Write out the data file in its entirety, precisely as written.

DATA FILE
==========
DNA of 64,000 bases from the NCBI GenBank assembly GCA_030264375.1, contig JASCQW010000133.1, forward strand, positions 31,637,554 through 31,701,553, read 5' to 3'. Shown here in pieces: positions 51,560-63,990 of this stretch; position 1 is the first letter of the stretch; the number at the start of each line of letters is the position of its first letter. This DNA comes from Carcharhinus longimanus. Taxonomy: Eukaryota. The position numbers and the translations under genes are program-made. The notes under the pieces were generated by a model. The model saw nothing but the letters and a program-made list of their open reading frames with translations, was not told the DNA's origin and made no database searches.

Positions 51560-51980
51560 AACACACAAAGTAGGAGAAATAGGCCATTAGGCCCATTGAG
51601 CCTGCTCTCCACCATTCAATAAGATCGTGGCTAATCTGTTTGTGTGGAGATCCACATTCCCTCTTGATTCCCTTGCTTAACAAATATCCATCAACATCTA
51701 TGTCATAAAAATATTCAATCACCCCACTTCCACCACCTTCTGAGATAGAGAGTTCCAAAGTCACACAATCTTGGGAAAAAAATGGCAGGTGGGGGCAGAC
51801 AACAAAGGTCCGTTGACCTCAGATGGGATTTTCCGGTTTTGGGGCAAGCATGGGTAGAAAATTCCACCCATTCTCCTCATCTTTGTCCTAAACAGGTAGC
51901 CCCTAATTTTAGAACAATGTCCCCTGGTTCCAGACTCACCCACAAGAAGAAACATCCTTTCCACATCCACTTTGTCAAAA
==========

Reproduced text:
DNA of 64,000 bases from the NCBI GenBank assembly GCA_030264375.1, contig JASCQW010000133.1, forward strand, positions 31,637,554 through 31,701,553, read 5' to 3'. Shown here in pieces: positions 51,560-63,990 of this stretch; position 1 is the first letter of the stretch; the number at the start of each line of letters is the position of its first letter. This DNA comes from Carcharhinus longimanus. Taxonomy: Eukaryota. The position numbers and the translations under genes are program-made. The notes under the pieces were generated by a model. The model saw nothing but the letters and a program-made list of their open reading frames with translations, was not told the DNA's origin and made no database searches.

Positions 51560-51980
51560 AACACACAAAGTAGGAGAAATAGGCCATTAGGCCCATTGAG
51601 CCTGCTCTCCACCATTCAATAAGATCGTGGCTAATCTGTTTGTGTGGAGATCCACATTCCCTCTTGATTCCCTTGCTTAACAAATATCCATCAACATCTA
51701 TGTCATAAAAATATTCAATCACCCCACTTCCACCACCTTCTGAGATAGAGAGTTCCAAAGTCACACAATCTTGGGAAAAAAATGGCAGGTGGGGGCAGAC
51801 AACAAAGGTCCGTTGACCTCAGATGGGATTTTCCGGTTTTGGGGCAAGCATGGGTAGAAAATTCCACCCATTCTCCTCATCTTTGTCCTAAACAGGTAGC
51901 CCCTAATTTTAGAACAATGTCCCCTGGTTCCAGACTCACCCACAAGAAGAAACATCCTTTCCACATCCACTTTGTCAAAA